Review: Bushstock 04/06/12
Bushstock made its first return to the music festival frontiers this year. The inner city placement of the festival stakes a claim to many advantages over its fieldbound counterparts, one being that we didn’t even have to look towards a portaloo when nature called and weren’t shafted clear of a £20 when it came to buying food. Enough about all that though, what about the music?
King of pluckdom, Nick Mulvey kicked off proceedings for our Bushstock 2012 experience with his smooth and exotic guitar music. As with 2011, the setting of St Stephen’s Church added a certain something to its performers’ work, and songs of Mulvey’s such as ‘River Lea’ and ‘Fever to the Form’ became more intricate and gripping as a result. Personal favourite of the set, ‘Venus Comes to Share’ evokes transient images of Venus herself and the rich colours that are synonymous with the exoticism of Nick Mulvey’s music. It’s exciting to hear that Mulvey is working towards a single, to be released later in the year.
Next on our agenda is Raghu Dixit who instantly emits a warm glow throughout St. Stephen’s Church once he‘s onstage. He begins his set solo with an old Indian folk song that coheses with the church wonderfully. After his colourfully clothed band join him, there’s no stopping them. Performing both slow, compassionate numbers and upbeat songs, the quintet get the majority of the audience on their feet in the church aisle with ‘No Man Will Ever Love You, Like I Do’ and ‘Mysore Se Aayi’ and the crowd are equally enthused by the delicate nature of those less danceable tracks.
After catching the tail end of Joe Banfi’s set through Defector’s Weld’s open windows as we chomped on fruit, we head inside for Alessi’s Ark. Having seen Alessi a number of times, her witty song-writing is a solid option in amongst the afternoon’s various acts. After a few bumps in the road sound-wise, Alessi’s set begins to roll along splendidly, consisting of material from both her albums, ‘Notes From the Treehouse’ and ‘Time Travel’. Set highlight is ‘The Horse’, which features some makeshift percussion in the way of scraping an egg shaker across the sharp keys of the piano.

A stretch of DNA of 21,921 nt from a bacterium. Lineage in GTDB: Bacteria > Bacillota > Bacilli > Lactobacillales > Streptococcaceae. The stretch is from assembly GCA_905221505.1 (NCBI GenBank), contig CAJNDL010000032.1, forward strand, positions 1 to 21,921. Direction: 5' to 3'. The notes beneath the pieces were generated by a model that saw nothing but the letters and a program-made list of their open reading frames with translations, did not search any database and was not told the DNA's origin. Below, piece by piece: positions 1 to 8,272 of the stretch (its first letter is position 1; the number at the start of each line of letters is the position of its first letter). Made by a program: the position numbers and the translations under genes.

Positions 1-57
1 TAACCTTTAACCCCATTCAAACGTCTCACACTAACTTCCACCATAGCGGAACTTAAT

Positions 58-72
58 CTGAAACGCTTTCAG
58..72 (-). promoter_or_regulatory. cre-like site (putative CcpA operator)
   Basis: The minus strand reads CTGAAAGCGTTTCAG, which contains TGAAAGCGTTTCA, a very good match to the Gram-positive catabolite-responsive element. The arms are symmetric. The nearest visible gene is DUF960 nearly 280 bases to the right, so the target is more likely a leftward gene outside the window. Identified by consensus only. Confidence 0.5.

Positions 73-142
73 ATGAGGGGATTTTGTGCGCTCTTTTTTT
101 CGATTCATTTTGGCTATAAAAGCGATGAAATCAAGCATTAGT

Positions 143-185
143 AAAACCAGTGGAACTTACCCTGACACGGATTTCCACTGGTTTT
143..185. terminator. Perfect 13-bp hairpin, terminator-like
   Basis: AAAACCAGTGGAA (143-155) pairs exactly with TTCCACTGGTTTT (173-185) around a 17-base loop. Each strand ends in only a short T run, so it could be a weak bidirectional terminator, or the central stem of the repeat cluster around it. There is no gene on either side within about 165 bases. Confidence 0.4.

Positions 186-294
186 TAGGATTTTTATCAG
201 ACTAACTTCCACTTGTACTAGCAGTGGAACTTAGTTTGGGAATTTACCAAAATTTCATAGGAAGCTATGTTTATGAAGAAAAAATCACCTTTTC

Following Defector’s Weld we head down to Shepherd’s Bar for Dan Croll’s set. Our high expectations are met instantly, Dan’s live music having all the vigour and vim of his recorded work, if not more. In amongst the work we’ve already heard is ‘Norwegian Wood’, a song that encapsulates the speed of travel in its unrelenting rhythm and Dan’s wistful vocals.
After Dan, our evening became a tapas bar selection of different acts and flitting between venues looking for a place to rest our feet. We caught bits of both Lanterns on the Lake and Fionn Regan’s sets which were full to St Stephen’s rafters with an enraptured audience for both acts and some of Amber States in a very humid, and incense-fuelled, Ginglik. We ended our day back at Shepherd’s Bar with the sincere rock sounds of Pale Seas, who were followed by Jamie n Commons, picked in this year’s BBC Sound of Poll, and Mystery Jets, whose new album has returned waves of positive response from across the British music community.
All in all, the beautiful sounds we were privy to throughout the day staved off the spirit dampening potential of the drizzle that rolled into Shepherd’s Bush in the late afternoon and it looks like Bushstock will be an annual staple in the TLS calendar from now on in.
Thanks to all at Communion and beyond for making it such a lovely day, you are a talented bunch, that’s for sure!